[This is a confused thought that feels like it is missing something.]
I have two competing models of anxiety.
The first one, is basically the one I outlined here. There’s a part of me that is experiencing a fear or pain, and that part seeks distraction and immediate gratification to compensate for that pain.
But after reading about [[Physiological Arousal]], I have a secondary hypothesis. Instead of postulating a “part” that is motivated to seek distractions, maybe it is just that the fear triggers a fight or flight response, which increases arousal, which causes decreased attentional stability.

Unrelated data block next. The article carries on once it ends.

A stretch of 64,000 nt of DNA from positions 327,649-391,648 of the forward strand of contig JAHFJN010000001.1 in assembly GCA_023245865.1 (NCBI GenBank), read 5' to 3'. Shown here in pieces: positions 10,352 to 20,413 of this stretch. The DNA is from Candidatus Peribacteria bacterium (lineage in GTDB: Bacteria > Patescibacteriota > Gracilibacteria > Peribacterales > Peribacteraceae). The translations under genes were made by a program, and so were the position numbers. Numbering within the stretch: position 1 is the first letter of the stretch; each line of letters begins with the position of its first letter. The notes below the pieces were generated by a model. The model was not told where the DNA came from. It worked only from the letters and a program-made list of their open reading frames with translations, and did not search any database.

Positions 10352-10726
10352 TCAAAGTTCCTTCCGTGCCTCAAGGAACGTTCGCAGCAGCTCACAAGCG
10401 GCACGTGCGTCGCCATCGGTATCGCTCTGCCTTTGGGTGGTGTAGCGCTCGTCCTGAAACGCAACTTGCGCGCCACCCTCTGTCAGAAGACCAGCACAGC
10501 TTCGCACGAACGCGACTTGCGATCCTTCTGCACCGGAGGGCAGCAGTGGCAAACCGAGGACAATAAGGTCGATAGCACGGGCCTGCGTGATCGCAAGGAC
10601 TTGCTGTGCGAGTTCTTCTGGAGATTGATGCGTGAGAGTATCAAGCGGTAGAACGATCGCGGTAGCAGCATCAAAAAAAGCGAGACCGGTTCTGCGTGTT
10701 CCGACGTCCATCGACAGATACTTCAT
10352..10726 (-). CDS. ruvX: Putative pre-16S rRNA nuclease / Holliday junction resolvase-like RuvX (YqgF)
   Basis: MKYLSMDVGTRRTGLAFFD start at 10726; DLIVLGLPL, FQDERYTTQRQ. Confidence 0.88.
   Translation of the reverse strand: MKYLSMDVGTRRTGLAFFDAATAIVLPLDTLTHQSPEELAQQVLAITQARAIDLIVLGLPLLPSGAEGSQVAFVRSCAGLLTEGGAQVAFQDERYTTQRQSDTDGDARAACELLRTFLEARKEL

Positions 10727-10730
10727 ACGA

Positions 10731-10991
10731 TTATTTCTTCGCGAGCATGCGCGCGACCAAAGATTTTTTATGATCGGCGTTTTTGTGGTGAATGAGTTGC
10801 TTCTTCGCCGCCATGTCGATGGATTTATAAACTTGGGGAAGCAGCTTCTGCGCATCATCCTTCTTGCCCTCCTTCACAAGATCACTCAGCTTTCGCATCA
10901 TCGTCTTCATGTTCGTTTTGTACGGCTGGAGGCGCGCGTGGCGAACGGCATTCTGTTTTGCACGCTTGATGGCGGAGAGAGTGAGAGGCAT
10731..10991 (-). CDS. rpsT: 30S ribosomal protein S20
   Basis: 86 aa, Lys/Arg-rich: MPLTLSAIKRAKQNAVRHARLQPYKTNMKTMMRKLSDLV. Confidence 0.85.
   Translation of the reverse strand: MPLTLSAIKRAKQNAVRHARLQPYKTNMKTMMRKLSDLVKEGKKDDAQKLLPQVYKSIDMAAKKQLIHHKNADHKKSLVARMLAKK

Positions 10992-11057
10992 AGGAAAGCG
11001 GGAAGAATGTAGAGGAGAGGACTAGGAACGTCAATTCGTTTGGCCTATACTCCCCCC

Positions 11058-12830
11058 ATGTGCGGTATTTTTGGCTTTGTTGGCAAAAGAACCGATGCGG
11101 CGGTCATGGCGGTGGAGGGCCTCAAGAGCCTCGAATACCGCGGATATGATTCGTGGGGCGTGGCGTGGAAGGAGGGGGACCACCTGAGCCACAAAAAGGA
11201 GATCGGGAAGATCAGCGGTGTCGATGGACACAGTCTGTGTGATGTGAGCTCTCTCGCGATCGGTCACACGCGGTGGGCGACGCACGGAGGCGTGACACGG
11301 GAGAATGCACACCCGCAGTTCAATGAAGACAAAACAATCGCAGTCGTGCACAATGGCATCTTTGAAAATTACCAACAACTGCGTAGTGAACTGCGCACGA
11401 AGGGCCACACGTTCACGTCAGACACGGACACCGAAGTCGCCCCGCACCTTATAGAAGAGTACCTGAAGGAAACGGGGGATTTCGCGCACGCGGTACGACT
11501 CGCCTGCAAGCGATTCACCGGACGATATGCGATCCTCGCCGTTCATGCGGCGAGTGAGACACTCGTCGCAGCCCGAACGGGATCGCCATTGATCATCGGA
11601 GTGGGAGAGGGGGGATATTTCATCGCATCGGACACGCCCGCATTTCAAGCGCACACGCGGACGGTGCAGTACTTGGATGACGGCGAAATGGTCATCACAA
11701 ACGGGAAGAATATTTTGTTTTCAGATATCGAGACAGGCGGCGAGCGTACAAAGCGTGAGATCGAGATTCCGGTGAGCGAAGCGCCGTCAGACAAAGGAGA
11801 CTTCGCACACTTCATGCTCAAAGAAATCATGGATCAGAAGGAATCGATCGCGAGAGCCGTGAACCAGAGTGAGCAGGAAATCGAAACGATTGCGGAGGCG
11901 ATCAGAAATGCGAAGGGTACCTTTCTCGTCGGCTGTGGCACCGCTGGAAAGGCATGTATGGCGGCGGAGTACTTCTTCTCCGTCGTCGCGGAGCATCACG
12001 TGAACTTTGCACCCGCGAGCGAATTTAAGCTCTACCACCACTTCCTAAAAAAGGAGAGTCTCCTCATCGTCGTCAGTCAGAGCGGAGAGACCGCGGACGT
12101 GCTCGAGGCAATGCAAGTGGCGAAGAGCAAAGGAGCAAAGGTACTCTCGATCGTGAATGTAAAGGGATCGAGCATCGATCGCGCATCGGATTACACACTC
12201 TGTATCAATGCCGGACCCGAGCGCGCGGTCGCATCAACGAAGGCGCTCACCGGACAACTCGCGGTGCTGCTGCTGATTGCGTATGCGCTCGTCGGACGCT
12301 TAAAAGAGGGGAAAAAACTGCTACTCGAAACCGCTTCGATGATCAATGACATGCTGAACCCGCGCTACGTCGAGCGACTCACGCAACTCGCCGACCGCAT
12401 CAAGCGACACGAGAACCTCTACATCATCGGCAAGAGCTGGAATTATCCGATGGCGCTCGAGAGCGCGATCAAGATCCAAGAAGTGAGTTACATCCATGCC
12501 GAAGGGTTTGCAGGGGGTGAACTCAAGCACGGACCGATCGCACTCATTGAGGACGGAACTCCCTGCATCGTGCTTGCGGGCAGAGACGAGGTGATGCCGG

These different models suggest different places for intervention: in the one case, I ought to dialogue with the part that is seeking distraction or relief (?), and in the second case, I need to lower my arousal.
Or maybe both of those are mistaken, and I should just intervene on my scattered attention directly, perhaps by holding my attention on some external object for a minute (a kind of micro [[meditation]]).